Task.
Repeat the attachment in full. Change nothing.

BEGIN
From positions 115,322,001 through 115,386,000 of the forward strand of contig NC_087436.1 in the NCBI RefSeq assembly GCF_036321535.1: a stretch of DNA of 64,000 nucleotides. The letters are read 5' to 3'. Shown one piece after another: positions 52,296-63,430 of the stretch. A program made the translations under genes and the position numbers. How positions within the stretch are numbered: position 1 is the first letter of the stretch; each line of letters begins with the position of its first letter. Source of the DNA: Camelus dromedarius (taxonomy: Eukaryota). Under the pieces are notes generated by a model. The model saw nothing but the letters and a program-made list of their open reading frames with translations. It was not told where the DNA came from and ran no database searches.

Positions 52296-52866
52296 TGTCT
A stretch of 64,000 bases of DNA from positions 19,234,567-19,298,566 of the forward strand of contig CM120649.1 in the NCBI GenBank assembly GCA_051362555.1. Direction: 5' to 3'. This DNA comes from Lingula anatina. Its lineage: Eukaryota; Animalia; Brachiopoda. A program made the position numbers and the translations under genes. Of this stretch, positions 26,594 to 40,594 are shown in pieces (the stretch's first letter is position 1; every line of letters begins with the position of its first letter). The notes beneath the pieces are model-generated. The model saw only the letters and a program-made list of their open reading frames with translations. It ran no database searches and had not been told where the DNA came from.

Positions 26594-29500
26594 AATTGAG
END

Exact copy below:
From positions 115,322,001 through 115,386,000 of the forward strand of contig NC_087436.1 in the NCBI RefSeq assembly GCF_036321535.1: a stretch of DNA of 64,000 nucleotides. The letters are read 5' to 3'. Shown one piece after another: positions 52,296-63,430 of the stretch. A program made the translations under genes and the position numbers. How positions within the stretch are numbered: position 1 is the first letter of the stretch; each line of letters begins with the position of its first letter. Source of the DNA: Camelus dromedarius (taxonomy: Eukaryota). Under the pieces are notes generated by a model. The model saw nothing but the letters and a program-made list of their open reading frames with translations. It was not told where the DNA came from and ran no database searches.

Positions 52296-52866
52296 TGTCT
A stretch of 64,000 bases of DNA from positions 19,234,567-19,298,566 of the forward strand of contig CM120649.1 in the NCBI GenBank assembly GCA_051362555.1. Direction: 5' to 3'. This DNA comes from Lingula anatina. Its lineage: Eukaryota; Animalia; Brachiopoda. A program made the position numbers and the translations under genes. Of this stretch, positions 26,594 to 40,594 are shown in pieces (the stretch's first letter is position 1; every line of letters begins with the position of its first letter). The notes beneath the pieces are model-generated. The model saw only the letters and a program-made list of their open reading frames with translations. It ran no database searches and had not been told where the DNA came from.

Positions 26594-29500
26594 AATTGAG